They're the A-team, or atleast hail from the city whose essence can be captured can by one letter. Never the less, the Atlanta Hawks are being treated like D- list celebrities, like the Cleveland's and Orlando's of the world are Jay-Z and Alicia, while the Hawks, are just a random team who simply don't belong on that same stage. Would it be comical if Joe Johnson was next to Paul Pierce and Lebron James, on the cover of Sports Illustrated NBA preview that was entitled "Fighting for Eastern Supremacy." Basketball fans, what's wrong with your state of mind? What has you so sure about that there is a top three in the east and not a top four?
The Hawks won 48 games last season, en route to not only their first winning season in exactly a decade, and earned a trip to the Eastern Conference Semifinals. Perhaps more impressively, was that the team was able to take out a top three MVP candidate in Dwyane Wade and his Miami Heat in the first round.
Unfortunately, this is exactly what may have some of you unenthused. It was the inconsistency, the lack of half court offense, and the downright ugly games, that basketball fans begrudgingly had to look at to see this team knock out Wade and company. It may be also the beating they sustained at the hands of Lebron James, and the Cavaliers in the next round that may lead some of you to conclude that their success was a fluke.
But where is the love for the most consistent Atlanta team since the days of Mutumbo, and best back-court since Blaylock and Steve Smith. Mike Bibby, has given the team a certain swag ever since he's assumed his position at point guard. He's a proven winner, who has been through his fair share of playoff wars in his twelve year career. Of course when we talk about the hawks, we have to talk about Joe Johnson, perhaps the most underrated 2 guard in the league. Add that to the fact that the team added not only Jamal Crawford, an all-out scorer, but Jeff Teague as well, and needless to say, there are not too many worried about backcourt production in Atlanta.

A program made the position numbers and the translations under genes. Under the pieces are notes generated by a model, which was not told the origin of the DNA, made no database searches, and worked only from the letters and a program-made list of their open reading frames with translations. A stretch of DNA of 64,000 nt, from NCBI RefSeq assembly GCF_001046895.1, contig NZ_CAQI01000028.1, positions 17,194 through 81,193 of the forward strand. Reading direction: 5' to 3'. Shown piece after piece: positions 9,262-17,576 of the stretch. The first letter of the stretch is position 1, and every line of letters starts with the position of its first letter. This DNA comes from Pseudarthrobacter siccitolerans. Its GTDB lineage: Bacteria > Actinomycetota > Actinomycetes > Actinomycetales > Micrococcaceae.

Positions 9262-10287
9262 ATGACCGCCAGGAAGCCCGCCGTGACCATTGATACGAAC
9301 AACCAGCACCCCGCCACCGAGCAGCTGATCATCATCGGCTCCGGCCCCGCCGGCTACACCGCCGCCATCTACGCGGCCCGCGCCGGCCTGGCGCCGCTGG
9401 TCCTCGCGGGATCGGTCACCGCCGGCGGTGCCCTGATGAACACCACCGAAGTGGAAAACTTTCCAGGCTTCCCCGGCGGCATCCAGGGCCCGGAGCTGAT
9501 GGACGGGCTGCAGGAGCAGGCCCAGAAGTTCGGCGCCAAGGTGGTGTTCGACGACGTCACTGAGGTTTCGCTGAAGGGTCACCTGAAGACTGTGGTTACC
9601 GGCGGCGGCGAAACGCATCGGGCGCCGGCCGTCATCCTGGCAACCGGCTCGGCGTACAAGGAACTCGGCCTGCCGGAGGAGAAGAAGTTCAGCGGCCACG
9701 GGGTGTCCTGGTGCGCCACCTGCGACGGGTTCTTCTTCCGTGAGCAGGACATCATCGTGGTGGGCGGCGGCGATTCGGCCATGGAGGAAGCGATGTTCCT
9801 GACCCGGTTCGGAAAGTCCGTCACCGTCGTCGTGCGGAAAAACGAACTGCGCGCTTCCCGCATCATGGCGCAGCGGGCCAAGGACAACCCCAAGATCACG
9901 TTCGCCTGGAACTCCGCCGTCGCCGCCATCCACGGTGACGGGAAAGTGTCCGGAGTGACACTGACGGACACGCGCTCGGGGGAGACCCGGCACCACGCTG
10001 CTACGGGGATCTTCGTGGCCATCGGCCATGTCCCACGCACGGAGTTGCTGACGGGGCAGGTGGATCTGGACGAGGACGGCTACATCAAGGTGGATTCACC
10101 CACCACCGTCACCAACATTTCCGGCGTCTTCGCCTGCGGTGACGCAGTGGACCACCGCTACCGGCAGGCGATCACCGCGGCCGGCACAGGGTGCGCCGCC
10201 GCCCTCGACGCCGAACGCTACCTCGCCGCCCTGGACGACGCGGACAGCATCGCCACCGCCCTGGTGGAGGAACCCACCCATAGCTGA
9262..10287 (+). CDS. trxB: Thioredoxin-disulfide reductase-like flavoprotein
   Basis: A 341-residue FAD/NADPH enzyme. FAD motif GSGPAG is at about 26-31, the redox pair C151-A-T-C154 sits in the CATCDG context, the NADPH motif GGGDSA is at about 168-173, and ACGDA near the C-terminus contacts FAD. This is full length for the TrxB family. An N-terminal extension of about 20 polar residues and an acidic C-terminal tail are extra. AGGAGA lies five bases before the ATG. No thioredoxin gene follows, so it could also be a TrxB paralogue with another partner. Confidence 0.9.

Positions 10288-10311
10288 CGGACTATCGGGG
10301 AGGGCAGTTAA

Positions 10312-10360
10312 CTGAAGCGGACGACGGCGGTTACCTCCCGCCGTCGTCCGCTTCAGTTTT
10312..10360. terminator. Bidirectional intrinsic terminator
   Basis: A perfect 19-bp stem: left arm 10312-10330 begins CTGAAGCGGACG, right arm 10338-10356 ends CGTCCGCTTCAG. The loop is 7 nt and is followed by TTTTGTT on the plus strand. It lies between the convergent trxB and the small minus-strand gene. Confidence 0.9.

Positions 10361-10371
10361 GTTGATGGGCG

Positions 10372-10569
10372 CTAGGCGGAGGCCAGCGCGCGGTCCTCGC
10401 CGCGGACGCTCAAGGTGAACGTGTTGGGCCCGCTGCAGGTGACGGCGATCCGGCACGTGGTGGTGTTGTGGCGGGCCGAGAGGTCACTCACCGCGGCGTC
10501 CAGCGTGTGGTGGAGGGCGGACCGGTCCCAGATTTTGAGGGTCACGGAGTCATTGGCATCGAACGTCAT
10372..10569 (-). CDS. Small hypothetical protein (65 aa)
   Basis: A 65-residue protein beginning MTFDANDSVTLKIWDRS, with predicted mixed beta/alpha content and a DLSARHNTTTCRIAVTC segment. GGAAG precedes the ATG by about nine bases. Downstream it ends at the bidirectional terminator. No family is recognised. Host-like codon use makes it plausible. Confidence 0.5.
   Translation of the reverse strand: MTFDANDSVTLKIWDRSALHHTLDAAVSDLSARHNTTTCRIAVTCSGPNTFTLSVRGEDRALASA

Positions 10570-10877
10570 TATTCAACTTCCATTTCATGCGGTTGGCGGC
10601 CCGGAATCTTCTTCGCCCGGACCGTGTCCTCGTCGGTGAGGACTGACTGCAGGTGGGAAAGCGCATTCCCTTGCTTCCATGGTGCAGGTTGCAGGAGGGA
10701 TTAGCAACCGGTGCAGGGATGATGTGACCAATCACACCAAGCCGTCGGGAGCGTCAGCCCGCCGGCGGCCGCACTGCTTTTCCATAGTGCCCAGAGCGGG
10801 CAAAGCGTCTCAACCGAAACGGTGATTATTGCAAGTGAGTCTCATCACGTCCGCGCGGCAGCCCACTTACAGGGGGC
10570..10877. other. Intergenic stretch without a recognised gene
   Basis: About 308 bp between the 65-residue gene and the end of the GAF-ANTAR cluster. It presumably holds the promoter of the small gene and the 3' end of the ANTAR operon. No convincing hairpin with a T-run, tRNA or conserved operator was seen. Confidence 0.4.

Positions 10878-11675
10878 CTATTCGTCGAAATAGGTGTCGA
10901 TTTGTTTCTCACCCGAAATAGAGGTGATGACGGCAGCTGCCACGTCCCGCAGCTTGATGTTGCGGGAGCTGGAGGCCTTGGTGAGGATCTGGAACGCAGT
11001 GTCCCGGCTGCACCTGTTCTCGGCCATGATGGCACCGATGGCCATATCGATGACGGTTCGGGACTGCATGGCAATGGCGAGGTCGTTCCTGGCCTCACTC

But the reason that this team has the potential to be better than last year is because of the untapped potential of their starting front court. 23 year olds, separated by just 16 days, Marvin Williams and Al Horford missed a combined 36 games last season as they were hampered by injuries. Williams, a former number 2 pick of the 2005 draft, has really improved his game over the past three seasons, after a disappointing rookie campaign. In the fifteen games Horford missed last season, the Hawks were 6-9. Horford's physicality alone is essential, as he is an anchor to an effective defense.
Lastly, Josh Smith, had a down season last year. That doesn't mean that there was a drop off in highlights or energy. There was just a slight drop off in production in points, rebounds, assist and blocks. But even the young fellow, who is only about sixth months older than Williams and Horford, was hampered by injuries last season, missing 13 games, the most in his five year career. Hopefully, on the same page as his coach, Smith should improve this season.
If the frontline can remain relatively healthy, they will not only improve as a unit, but help improve the team as well.